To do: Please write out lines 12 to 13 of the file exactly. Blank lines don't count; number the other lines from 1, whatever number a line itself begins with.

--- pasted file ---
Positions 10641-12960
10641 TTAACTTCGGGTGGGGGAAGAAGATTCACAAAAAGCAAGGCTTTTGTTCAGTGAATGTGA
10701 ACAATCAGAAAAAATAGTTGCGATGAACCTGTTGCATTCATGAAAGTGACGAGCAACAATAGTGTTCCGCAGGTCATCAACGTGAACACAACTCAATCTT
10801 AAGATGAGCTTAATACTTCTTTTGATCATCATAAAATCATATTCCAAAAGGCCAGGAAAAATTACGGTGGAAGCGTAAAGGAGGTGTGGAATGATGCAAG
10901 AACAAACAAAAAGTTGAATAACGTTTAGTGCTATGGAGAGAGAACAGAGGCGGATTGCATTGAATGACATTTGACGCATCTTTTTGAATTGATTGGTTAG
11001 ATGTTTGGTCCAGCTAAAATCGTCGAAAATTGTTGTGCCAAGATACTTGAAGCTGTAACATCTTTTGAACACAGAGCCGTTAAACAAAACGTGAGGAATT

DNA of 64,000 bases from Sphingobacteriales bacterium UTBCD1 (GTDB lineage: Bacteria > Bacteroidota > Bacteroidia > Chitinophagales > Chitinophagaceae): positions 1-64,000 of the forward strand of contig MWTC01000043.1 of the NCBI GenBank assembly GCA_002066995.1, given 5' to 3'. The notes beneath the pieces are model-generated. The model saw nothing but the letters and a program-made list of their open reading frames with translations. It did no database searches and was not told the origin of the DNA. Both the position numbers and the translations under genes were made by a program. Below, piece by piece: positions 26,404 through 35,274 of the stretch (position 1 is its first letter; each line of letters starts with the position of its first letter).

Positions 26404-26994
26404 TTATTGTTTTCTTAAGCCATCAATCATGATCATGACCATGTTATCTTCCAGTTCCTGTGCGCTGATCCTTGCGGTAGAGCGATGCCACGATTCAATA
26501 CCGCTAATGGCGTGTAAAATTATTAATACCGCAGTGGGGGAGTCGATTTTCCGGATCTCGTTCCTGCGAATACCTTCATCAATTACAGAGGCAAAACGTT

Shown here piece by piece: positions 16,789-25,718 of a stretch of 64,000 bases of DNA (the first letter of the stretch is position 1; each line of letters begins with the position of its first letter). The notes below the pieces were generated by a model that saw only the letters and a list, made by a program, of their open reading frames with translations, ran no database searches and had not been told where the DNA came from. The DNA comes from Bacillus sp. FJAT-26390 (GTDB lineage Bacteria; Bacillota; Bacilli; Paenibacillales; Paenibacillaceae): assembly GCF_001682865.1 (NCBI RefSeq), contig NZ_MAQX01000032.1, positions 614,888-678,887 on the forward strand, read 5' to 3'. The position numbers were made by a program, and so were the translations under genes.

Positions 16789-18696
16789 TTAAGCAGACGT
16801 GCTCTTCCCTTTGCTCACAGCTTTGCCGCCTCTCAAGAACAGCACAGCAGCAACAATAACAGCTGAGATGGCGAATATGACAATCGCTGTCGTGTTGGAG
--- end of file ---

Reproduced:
Positions 16789-18696
16789 TTAAGCAGACGT